Rapid Antigen Test: The Sidekick Of PCR In The Battle Against Covid-19

Rapid Antigen Test: The Sidekick Of PCR In The Battle Against Covid-19

By Nguyễn Anh Khôi (Kinzhal)


In the midst of the COVID-19 pandemic in Ho Chi Minh City, the Ear – Nose – Throat Hospital is full of patients waiting at the front gate because, unlike humans, otorhinolaryngologic diseases (i.e ear – nose – throat illnesses) do not fear or care about COVID-19. Crowds in such closed spaces easily spread SARS-CoV-2, the causative agent of COVID, so the hospital wants to test for any COVID positive cases and put them in quarantine as quickly as possible. But given that the standard PCR test takes one day, how does this hospital test everyone without sending them home for the next day? The answer is the rapid antigen test (RAT), which gives a result in 15 minutes.

Thanks to its affordability and simplicity, up to the point an untrained person can easily test oneself, RATs do more than helping hospitals deal with massive crowds. Companies can test their employees regularly without help from healthcare facilities, while people can test themselves at home if they want. Combining acceptable accuracy with features unheard-of for diagnostic tests in a RAT requires a few design subtleties, which will be described in this article.

Basic principles

When the body is fighting against infections, a special type of immune cell produces antibodies. These Y-shaped proteins act as molecular glues targeting the surface of microbes, binding, neutralizing and tagging them to be destroyed by other immune cells. However, an antibody is not a universal tool; each type is tailored to be effective at binding to one and only one type of molecule, which is called an antigen (antibody generator). This special specificity between an antibody and its corresponding antigen forms the core principle of a RAT: if something binds to a SARS-CoV-2 antibody, it should be SARS-CoV-2 itself.

However, a naked eye cannot see the interaction between nanometer-sized antibody particles and their antigen molecules. To solve this problem, designers attach an indicator to each antibody particle, which gives off clearly visible light and helps a test user interpret the test result. In many tests, the light indicator is gold nanoparticles.

Structure of a rapid antigen test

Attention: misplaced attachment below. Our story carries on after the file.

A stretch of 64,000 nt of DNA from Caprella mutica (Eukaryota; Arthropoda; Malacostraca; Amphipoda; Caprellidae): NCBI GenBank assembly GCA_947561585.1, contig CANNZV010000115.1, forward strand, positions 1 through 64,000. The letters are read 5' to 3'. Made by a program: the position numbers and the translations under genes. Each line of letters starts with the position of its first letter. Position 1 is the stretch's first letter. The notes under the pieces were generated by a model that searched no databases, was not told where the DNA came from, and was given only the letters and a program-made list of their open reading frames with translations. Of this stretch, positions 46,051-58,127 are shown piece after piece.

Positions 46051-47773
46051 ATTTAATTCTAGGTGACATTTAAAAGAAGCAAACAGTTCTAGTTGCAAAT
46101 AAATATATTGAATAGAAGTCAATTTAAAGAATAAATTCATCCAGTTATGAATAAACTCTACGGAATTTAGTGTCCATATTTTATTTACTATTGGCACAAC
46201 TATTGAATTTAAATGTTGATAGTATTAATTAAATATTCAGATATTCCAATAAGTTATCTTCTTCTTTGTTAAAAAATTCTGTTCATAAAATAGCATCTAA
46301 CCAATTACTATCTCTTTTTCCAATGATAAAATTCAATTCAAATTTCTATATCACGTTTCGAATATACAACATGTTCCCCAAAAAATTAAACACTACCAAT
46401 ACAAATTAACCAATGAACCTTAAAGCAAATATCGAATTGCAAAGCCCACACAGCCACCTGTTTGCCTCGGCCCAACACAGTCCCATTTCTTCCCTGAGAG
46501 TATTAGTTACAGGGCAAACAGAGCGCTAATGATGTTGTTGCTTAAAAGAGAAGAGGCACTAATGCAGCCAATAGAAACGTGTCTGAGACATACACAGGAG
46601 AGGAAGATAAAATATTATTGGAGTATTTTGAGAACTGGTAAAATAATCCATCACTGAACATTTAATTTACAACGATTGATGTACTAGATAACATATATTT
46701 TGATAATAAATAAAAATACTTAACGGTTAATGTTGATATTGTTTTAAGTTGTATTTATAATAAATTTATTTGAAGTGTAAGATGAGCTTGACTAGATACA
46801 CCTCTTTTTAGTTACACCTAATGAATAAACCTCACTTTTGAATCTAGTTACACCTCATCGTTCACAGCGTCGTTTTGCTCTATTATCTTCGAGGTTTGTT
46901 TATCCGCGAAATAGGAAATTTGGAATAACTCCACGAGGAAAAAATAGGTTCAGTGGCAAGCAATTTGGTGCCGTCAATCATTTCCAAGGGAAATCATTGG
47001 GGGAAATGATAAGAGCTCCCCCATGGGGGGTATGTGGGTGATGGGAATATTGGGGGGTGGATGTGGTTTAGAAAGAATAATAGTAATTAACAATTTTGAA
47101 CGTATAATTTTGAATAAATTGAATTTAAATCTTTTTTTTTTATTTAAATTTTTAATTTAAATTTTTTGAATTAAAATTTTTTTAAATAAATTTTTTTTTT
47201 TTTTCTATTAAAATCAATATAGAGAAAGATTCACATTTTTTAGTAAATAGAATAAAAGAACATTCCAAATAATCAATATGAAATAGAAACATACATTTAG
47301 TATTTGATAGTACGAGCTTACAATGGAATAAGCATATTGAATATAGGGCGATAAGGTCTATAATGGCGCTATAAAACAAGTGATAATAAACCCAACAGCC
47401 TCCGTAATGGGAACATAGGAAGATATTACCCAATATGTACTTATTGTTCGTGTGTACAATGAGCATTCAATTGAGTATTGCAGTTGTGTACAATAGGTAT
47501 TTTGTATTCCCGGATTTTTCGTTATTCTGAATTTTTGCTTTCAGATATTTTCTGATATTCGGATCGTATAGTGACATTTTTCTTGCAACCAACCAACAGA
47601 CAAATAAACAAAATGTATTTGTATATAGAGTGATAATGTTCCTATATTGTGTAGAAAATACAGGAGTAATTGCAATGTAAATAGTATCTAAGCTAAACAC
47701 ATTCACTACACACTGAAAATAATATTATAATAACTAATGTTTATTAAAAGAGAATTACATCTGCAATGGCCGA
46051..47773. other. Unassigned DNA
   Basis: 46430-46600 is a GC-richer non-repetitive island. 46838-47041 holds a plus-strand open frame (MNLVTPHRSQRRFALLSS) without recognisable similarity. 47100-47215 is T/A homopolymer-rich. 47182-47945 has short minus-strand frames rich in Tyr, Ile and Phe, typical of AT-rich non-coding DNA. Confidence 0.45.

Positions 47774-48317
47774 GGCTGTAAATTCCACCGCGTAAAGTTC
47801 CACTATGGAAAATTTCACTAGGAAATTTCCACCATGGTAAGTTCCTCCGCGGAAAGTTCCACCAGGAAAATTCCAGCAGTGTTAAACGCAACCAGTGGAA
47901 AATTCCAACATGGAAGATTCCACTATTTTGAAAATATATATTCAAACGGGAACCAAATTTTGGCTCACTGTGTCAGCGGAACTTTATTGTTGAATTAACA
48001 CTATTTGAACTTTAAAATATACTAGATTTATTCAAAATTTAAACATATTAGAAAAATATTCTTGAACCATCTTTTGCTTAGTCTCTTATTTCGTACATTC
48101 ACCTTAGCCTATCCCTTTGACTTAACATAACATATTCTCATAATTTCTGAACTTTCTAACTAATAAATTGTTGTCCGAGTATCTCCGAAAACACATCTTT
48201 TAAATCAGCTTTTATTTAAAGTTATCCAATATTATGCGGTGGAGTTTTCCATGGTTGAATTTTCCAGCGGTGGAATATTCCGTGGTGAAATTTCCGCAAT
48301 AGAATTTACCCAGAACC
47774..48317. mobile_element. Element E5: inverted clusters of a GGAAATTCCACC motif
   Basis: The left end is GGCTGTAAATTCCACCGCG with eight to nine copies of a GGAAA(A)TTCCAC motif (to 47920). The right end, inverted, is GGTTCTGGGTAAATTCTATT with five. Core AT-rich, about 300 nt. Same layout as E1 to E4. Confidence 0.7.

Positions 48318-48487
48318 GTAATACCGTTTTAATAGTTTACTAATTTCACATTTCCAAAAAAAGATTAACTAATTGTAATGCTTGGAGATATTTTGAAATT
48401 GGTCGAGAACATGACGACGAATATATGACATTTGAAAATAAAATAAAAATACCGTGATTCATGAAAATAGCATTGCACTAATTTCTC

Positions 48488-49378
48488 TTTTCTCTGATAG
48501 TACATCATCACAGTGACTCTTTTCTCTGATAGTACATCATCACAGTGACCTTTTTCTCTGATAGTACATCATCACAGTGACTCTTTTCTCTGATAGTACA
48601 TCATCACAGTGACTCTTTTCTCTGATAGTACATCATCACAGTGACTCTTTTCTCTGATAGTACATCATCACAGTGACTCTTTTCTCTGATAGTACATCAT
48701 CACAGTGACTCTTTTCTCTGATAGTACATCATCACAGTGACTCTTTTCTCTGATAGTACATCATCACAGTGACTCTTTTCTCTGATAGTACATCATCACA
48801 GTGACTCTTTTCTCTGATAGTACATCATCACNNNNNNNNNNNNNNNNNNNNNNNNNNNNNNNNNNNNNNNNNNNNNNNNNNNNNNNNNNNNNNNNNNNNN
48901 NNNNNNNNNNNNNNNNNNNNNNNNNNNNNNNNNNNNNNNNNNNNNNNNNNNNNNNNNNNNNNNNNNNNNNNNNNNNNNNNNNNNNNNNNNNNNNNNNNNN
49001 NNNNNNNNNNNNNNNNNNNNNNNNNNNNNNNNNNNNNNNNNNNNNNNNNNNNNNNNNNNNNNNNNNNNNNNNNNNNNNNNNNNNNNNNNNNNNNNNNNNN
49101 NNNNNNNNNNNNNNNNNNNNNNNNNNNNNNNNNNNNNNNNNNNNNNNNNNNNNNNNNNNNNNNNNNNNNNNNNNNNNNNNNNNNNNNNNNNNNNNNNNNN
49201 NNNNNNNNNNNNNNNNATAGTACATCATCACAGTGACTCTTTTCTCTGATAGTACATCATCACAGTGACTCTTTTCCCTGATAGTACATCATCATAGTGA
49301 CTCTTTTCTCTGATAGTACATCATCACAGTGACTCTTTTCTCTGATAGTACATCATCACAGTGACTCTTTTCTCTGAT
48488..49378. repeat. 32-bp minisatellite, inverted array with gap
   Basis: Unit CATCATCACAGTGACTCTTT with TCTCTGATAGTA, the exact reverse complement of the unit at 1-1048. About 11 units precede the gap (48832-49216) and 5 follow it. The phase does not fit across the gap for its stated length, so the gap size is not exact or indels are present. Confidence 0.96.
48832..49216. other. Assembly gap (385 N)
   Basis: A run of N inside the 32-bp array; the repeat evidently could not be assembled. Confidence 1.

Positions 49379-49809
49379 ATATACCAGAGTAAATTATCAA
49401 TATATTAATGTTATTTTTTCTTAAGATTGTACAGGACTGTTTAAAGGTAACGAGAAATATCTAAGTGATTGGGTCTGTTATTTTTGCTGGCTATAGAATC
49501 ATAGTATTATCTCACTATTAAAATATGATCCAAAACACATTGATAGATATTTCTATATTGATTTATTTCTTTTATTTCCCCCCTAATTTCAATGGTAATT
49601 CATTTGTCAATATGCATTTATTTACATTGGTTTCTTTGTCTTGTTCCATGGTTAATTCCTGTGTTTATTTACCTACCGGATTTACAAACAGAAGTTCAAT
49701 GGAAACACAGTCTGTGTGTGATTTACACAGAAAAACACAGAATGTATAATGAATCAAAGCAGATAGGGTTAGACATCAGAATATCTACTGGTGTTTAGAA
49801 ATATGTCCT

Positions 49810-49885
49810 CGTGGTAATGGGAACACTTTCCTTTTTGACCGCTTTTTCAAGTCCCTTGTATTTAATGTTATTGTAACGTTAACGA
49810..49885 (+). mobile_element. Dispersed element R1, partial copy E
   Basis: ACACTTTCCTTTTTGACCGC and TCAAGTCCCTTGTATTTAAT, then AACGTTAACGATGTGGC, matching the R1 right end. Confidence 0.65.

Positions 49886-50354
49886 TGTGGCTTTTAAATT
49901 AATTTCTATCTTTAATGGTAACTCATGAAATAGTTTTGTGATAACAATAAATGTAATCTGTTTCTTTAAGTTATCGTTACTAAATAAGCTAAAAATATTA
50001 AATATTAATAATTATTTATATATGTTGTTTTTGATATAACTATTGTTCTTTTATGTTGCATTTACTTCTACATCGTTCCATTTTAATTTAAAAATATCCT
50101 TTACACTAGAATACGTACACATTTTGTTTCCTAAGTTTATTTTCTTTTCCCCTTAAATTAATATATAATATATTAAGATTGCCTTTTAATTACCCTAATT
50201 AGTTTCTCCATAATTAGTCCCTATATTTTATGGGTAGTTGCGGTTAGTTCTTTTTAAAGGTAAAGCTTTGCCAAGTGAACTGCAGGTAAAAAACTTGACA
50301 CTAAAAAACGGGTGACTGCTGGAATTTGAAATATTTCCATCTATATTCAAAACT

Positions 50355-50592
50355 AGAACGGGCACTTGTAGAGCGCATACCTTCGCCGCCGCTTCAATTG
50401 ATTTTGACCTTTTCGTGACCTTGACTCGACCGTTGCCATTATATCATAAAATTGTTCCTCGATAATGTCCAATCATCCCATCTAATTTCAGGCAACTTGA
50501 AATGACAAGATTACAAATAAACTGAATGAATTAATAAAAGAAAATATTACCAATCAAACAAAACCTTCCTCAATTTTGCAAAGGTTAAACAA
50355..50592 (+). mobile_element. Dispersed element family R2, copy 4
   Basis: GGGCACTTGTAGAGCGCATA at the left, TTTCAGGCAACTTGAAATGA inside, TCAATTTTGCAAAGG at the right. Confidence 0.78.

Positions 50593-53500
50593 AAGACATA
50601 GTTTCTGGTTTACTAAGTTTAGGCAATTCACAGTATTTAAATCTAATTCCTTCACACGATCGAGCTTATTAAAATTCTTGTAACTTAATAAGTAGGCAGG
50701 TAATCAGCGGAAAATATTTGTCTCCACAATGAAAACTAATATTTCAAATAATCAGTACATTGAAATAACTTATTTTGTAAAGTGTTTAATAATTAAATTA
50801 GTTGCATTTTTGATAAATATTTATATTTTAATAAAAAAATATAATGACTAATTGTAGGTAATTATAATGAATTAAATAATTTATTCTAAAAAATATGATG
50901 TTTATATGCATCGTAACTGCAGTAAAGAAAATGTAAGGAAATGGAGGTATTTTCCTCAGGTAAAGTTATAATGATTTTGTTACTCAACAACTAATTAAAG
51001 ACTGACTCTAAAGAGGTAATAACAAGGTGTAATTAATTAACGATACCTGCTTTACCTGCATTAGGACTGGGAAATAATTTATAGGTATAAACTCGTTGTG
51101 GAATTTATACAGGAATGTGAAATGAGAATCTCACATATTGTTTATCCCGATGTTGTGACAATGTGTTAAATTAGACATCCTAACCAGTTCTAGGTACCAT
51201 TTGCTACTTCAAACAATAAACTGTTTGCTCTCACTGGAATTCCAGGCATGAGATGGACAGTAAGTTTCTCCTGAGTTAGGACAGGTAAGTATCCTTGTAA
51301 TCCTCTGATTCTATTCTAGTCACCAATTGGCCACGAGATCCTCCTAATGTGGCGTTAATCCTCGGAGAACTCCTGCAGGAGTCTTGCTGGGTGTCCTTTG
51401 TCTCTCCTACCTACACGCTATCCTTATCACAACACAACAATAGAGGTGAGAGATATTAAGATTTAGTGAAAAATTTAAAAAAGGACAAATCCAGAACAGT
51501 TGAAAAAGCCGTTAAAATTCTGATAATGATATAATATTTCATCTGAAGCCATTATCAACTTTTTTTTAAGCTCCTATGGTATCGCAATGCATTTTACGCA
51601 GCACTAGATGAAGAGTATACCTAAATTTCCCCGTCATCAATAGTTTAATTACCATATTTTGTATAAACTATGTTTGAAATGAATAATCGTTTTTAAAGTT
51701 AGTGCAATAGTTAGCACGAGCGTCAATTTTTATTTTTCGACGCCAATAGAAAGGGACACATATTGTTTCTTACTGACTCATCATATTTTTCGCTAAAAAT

From front to back, a typical test device consists of:

  • A sample pad, where the test sample is placed on at the beginning of the test.
  • A conjugate pad, holding antibody specific to SARS-CoV-2 and chicken antibody, denoted as IgY. These antibodies are conjugated to gold nanoparticles.
  • A reaction pad, where the magic works to bring about the result in several minutes. There are two immobilized lines of antibodies on this pad:
  • The first line is the test line, coated with antibodies specific to SARS-CoV-2 antigen.
  • The second line is the control line, coated with antibodies specific to the IgY on the conjugate pad.
  • A wicking pad, also called absorbent pad, is located at the end, wicking excess fluid and preventing backflow.

Other axillary components in one test kit include a sterile swab, a tube containing a suitable buffer for the reaction and a nozzle cap to drop the analyte onto the test device (COVID-19 Ag Rapid Test Device, 2021).

Test designs of each manufacturer may vary, but the general principles are the same.

Figure 1: Main components on a RAT's test device


First thing first, a test sample must be taken by inserting the swab into a nostril or a throat, depending on the instructions from the manufacturer. The swab is then dipped into the buffer solution in the tube with some stirring and squeezing to release viral material, if present, into the solution. The role of the buffer solution, apart from dissolving viral particles, is to maintain the correct pH, or acidity, for the reaction to proceed correctly. Next, the tube is closed with a nozzle cap and a few drops of the test solution is applied to the specimen well on the test device. Results should be obtainable after 15 minutes.

After the drops are placed on the specimen well, or a tiny hole at the sample pad, the fluid is pulled across all pads by capillary action, similar to a sponge sucking fluid around it. The test sample first reaches the conjugate pad, which contains anti SARS-CoV-2 antibody and chicken antibody. If the sample is from a COVID-19-positive person, then there should be SARS-CoV-2 antigen in the sample, and it binds to the corresponding antibody in the conjugate pad.